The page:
What Next?!

Disclaimer: this will be long. Skip to the bottom if you are tired of reading everything I have to say. No hard feelings, promise.

I know I kind of just posted about how the second half of my program was about to start, but the funny thing about time is that it is always moving and two months after the half way mark leaves me with only three months left. And three months really doesn’t seem like a lot. As I find my brain settling into a rhythm of “this is almost over,” I just get more and more conflicted.

I do not regret coming and spending a year here in between high school and college. I have met countless of amazing people: from my gap group to my Israeli peers to my teachers and administration to the people I work with. I will be leaving this year knowing people from dozens of countries all with their own life stories and reasons for how our paths ended up crossing. I have learned from these people, especially the kids I volunteer with who come from Eritrea, Sudan, the Congo, Darfur, Ghana, and so many more places. Their smiles say so much and when they don’t smile, it says so much more. My classes have been so enjoyable (mostly when they were in English and I was actually able to understand what was happening…) and they are taught by equally interesting people – this list goes on and it will be impossible for me to name everything amazing.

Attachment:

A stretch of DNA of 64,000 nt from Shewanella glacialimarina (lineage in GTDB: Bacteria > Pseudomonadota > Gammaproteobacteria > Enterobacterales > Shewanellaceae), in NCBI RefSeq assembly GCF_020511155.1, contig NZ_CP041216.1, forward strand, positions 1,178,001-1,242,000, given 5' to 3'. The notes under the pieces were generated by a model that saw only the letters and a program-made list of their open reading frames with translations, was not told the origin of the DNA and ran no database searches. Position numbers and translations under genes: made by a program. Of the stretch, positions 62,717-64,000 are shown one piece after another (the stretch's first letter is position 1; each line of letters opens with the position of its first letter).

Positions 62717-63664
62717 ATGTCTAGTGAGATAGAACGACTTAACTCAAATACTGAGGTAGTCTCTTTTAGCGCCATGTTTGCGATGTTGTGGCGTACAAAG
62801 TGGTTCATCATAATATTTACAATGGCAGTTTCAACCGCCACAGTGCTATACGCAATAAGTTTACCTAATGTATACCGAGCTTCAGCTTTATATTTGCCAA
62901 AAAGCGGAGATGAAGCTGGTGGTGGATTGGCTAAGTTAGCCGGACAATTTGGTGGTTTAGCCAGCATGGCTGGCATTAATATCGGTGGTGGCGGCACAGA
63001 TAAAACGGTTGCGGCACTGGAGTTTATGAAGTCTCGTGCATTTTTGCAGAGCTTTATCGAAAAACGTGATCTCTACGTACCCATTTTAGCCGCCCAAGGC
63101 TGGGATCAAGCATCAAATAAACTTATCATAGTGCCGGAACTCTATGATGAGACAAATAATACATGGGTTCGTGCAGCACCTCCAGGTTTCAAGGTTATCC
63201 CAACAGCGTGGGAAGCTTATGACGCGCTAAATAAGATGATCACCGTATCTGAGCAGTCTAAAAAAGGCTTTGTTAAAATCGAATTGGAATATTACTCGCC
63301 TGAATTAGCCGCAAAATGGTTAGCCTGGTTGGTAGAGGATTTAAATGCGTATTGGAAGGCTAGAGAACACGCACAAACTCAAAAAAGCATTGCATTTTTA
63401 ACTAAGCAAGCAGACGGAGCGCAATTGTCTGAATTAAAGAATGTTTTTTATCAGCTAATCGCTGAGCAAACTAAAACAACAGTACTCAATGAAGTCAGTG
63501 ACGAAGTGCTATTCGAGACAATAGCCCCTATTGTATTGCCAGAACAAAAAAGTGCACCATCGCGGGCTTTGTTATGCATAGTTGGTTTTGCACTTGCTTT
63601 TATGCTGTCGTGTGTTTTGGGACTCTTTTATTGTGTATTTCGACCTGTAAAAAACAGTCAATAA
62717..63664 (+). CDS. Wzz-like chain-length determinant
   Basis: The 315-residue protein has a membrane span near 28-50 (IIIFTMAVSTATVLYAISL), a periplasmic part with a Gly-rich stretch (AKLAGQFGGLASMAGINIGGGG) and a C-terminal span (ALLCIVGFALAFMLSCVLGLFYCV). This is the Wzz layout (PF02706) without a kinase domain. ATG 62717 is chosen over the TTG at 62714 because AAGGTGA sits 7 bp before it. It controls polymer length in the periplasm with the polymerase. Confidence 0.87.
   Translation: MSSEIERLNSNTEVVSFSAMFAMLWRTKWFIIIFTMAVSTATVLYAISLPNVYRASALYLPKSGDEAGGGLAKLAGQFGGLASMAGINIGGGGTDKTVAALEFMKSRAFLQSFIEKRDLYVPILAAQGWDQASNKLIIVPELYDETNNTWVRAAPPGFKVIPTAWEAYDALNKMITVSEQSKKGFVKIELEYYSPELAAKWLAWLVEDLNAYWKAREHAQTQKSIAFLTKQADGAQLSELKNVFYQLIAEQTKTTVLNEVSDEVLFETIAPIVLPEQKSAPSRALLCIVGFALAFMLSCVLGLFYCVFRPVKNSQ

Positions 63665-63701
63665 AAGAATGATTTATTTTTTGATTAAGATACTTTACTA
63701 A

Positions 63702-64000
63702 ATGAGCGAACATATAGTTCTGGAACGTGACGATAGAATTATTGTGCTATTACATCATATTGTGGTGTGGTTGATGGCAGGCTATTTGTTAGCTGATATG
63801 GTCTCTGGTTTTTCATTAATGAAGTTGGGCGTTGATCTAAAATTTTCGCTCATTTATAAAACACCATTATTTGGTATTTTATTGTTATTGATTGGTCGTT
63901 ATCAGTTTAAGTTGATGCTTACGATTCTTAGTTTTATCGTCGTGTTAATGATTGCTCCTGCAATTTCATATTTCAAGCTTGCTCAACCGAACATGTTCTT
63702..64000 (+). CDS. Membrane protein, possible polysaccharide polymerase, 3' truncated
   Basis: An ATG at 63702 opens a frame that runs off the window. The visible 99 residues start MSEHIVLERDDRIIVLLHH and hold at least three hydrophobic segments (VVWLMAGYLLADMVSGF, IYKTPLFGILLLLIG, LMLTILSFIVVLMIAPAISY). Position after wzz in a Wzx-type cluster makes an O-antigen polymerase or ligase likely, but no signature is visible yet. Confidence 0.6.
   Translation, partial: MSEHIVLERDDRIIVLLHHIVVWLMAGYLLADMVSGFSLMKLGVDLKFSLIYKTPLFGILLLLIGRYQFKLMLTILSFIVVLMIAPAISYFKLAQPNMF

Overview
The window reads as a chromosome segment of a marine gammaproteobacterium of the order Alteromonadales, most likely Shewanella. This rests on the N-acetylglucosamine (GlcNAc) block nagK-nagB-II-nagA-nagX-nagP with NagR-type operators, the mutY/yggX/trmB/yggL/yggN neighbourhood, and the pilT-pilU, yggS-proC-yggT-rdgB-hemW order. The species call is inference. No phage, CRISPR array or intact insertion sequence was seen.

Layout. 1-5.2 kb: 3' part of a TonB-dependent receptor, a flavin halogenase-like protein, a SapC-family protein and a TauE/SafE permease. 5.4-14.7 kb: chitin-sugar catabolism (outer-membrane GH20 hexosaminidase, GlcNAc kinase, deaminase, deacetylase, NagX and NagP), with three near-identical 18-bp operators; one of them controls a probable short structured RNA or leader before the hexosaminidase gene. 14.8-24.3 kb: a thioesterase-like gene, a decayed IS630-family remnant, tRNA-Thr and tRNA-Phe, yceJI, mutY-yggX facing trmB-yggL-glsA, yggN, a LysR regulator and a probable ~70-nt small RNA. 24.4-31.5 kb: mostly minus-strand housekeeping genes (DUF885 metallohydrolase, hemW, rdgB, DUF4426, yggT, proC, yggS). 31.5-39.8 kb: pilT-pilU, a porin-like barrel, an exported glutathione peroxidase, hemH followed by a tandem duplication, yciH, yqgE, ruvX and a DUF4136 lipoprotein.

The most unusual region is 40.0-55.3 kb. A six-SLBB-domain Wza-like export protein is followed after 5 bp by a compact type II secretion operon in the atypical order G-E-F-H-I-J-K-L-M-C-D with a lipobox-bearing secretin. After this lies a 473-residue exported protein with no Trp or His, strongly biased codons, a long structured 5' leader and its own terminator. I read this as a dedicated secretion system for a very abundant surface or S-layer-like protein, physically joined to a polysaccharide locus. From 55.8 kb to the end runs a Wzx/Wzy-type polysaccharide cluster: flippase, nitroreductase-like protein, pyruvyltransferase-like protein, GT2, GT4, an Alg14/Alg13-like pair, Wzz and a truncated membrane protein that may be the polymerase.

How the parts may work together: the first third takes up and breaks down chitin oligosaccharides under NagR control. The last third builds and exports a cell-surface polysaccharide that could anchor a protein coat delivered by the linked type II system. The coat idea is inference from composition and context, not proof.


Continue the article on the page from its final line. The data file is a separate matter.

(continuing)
Most of all, though, my friends have amazing. And I am scared. Because, for the most part, we are all going off in our separate directions. My Israeli friends are going to be serving in the army. They will take the leadership skills they gained here at Bina and be the future leaders of the Israeli Defense Forces; serving in positions all the way from combat units and pilots to Intelligence. Regardless of the seven hour time difference, we will be in different worlds as I begin tackling my own journey in university.